Purpose: Use of paracetamol during pregnancy may increase the risk of asthma in offspring. The association between prenatal exposure to maternal use of paracetamol and risk of asthma was investigated.
Methods: A cohort study of 197,060 singletons born in northern Denmark in 1996-2008 was conducted, with follow-up until the end of 2009. Maternal paracetamol use during pregnancy was defined as a redeemed prescription. Asthma in offspring was defined as at least two prescriptions of both a β-agonist and an inhaled glucocorticoid and/or a hospital diagnosis of asthma during follow-up. Absolute risk of asthma in offspring was estimated using the Kaplan-Meier method and incidence rate ratios adjusted for known risk factors were estimated using Cox proportional-hazards regression.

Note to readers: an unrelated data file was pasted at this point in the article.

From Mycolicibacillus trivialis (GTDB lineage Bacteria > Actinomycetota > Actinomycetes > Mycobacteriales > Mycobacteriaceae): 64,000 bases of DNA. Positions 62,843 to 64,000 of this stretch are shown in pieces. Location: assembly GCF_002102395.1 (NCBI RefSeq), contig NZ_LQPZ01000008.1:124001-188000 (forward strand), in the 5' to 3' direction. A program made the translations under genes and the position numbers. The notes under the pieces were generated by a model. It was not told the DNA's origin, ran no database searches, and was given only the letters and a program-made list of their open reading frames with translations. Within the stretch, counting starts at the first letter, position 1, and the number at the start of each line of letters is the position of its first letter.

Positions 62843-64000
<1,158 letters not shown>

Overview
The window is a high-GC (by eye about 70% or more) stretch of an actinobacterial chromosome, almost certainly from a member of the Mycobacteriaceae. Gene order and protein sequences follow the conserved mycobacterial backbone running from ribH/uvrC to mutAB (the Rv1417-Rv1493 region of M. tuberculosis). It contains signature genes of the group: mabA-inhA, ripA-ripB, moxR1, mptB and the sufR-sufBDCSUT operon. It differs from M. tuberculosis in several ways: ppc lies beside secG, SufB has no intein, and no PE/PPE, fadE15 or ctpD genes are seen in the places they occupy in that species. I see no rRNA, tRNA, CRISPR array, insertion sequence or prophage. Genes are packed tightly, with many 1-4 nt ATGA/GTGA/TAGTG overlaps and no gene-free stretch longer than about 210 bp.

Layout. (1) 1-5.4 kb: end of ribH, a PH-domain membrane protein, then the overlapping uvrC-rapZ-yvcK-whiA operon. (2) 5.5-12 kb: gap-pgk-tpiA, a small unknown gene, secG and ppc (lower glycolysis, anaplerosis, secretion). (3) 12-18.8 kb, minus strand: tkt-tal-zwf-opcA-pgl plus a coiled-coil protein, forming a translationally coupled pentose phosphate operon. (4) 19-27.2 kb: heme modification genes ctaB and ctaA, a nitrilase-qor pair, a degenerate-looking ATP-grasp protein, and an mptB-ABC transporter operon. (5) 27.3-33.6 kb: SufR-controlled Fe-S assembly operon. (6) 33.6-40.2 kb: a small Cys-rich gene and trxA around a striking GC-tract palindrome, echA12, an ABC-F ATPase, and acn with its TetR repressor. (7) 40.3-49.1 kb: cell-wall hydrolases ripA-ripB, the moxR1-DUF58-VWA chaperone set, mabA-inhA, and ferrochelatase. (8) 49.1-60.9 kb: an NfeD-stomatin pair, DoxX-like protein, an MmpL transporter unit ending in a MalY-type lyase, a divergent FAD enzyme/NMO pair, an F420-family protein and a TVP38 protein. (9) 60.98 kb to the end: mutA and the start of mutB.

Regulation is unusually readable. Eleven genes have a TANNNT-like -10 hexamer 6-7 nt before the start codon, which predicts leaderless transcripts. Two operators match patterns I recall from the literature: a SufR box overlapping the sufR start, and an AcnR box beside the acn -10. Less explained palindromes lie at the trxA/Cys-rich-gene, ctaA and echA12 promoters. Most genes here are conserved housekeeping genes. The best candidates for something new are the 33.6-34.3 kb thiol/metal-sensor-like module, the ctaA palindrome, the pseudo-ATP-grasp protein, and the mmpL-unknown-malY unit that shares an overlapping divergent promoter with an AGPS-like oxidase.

Results: Overall, 976 (0.5%) children were exposed prenatally to maternal use of prescription paracetamol. During follow-up, 24,506 (12.4%) children developed asthma. Absolute risk of asthma was 7.5% after 2 years and 14.4% after 10 years among the unexposed children. Corresponding risks were 12.7% and 21.6% among the exposed children. The adjusted incidence rate ratio was 1.35 (95% confidence interval: 1.17-1.57) for exposure in any trimester of pregnancy. A similar association was present for paracetamol exposure in each of the trimesters and for maternal use of prescription nonsteroidal anti-inflammatory drugs. Furthermore, maternal prescription use in the year following the relevant delivery also showed similar associations.
Conclusion: A robust association was found between prenatal exposure to maternal use of prescription paracetamol and the risk of asthma; however, noncausal explanations could not be ruled out for such association.
Keywords: TNM; cancer; colorectal neoplasm; epidemiology; neoplasm staging; registries.